Other environmental issues raised in the mining process are no different than they would be for any other type of mining. For example, the digging and loading machines used to mine the sand naturally emit what the WDNR rates as “insignificant” levels of air pollution. The removal, storage and reclamation of topsoil are both regulated and monitored, with soil stockpiles being seeded and mulched to minimize fugitive dust.
Processing Frac Sand
Once the frac sand has been removed from the ground, it must be further processed to prepare it for use in the fracking process. The first step in processing is usually the crushing of larger blocks of mined rock in order to break loose the individual grains of sand. The fugitive sand regulations mentioned above cover this process as well (in Wisconsin, the particular codes are s. NR 415.075(6) and s. NR 440.688, Wis. Adm. Code), and companies must take measures to ensure that processing adheres to these regulations.
Once the sand is separated into individual grains, it must be washed to remove smaller particulates and clay deposits. This is usually done by adding water to the sand to form a slurry, which is both easier to transport and captures any fugitive dust within the water. The water used in this process is conserved and recycled through the use of settling ponds, thus minimizing the amount of water needed and keeping the fugitive dust under control.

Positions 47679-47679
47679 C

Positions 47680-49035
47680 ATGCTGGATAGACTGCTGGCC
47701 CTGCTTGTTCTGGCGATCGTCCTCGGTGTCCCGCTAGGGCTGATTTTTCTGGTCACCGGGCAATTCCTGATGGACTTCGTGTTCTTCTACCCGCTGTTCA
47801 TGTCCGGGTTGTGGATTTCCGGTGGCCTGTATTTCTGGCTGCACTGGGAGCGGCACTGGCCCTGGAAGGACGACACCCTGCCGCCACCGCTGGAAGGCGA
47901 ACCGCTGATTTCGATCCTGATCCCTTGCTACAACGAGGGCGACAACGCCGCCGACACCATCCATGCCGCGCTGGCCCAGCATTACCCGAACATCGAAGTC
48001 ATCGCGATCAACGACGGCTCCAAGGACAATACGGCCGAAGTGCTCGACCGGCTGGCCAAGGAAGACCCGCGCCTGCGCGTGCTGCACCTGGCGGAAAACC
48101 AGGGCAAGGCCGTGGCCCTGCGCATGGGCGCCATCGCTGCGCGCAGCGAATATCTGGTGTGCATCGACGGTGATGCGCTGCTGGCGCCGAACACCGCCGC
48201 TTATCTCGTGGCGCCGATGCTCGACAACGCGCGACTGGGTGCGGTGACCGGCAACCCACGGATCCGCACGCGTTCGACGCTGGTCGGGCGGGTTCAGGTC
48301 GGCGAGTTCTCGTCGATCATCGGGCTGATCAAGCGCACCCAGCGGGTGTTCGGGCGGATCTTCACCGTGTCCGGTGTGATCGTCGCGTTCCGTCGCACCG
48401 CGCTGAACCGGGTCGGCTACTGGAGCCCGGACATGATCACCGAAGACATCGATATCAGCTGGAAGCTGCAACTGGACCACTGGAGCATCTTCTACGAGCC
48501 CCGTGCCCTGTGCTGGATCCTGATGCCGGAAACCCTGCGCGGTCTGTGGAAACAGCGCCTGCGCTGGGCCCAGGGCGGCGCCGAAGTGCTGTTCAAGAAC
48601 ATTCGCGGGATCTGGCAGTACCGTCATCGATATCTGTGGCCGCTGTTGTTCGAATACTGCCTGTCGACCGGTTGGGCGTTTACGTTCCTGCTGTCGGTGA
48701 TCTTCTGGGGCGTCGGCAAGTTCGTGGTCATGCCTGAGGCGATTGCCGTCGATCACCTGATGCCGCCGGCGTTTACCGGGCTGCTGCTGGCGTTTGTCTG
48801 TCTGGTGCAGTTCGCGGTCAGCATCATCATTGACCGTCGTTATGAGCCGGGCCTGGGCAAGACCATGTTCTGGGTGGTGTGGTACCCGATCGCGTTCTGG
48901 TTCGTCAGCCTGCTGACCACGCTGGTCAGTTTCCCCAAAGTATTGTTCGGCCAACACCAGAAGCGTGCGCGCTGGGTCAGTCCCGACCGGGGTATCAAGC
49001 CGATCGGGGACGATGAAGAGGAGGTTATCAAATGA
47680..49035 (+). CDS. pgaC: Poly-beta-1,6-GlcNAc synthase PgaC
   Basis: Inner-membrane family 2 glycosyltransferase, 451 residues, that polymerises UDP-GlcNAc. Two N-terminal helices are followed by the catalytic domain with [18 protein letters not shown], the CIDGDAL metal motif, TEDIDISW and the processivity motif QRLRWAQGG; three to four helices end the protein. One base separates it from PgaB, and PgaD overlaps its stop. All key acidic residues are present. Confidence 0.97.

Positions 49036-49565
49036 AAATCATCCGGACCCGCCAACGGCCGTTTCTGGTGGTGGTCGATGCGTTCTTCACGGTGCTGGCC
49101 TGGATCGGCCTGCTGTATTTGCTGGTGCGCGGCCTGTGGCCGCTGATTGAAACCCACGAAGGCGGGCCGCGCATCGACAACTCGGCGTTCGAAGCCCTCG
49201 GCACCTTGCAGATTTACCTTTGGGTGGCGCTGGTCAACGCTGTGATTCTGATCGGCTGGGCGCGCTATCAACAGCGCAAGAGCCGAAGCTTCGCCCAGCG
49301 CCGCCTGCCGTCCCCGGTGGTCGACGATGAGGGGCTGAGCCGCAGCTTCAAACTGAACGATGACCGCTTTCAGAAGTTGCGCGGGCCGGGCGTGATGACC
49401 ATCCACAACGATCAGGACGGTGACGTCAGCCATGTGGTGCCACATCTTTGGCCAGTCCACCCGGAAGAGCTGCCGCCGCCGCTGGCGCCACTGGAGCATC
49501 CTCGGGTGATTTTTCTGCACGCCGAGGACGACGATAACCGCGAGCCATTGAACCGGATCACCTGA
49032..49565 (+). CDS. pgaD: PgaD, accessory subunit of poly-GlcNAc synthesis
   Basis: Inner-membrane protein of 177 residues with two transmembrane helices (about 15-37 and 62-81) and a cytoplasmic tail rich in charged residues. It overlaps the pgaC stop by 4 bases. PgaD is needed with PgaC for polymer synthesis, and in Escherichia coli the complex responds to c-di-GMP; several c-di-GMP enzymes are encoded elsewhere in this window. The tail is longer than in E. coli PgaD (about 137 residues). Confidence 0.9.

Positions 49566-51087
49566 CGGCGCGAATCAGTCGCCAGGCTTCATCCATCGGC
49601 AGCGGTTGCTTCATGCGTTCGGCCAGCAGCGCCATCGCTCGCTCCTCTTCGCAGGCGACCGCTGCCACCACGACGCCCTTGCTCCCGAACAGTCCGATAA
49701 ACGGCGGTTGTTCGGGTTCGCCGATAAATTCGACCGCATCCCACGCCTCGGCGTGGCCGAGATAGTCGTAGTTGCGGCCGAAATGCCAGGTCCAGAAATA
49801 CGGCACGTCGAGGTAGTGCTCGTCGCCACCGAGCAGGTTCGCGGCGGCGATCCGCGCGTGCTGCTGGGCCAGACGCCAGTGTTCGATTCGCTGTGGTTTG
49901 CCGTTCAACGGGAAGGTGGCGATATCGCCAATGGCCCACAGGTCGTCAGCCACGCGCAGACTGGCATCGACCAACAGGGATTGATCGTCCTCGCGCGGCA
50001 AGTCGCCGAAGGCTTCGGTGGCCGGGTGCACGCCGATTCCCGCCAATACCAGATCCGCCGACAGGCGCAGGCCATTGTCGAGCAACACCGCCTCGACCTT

After washing, the sand is screened to sort it by size, then stored in a stockpile to dry. Mechanical dryers are often used to complete the process, but since the washing process has removed most, if not all, of the smaller particulates, there is minimal fugitive dust raised as the sand is transferred via loaders or conveyer belts from stockpiles to dryers, then to train cars for transport to the drilling site.
Transporting Frac Sand
Both because of their own need to save on transportation costs and from a desire to minimize pollution, companies in the frac sand industry have researched the logistics of transporting sand from the mine to the wellhead, and determined that “unit trains” of 100 cars or more are the best method for transporting sand the significant distances required. Frac sand companies are collaborating with railroads to lay new track and create distribution hubs in order to minimize the number of miles that frac sand must be transported by truck. For example, Unimin Corporation, the largest frac sand company in the US market, has signed a long-term agreement with Canadian Pacific Railroad to transport its sand, and opened a rail distribution terminal in Lubbock, Texas, close to the Permian Basin drilling area.
From mining to processing, and even as far as transport, companies in the frac sand industry are taking major steps in their commitment to minimizing the impact of frac sand, both in safety and in preservation of the environment. In an industry where there is more than meets the eye, this commitment to a myriad of approaches is required to maximize safety and environmental stewardship.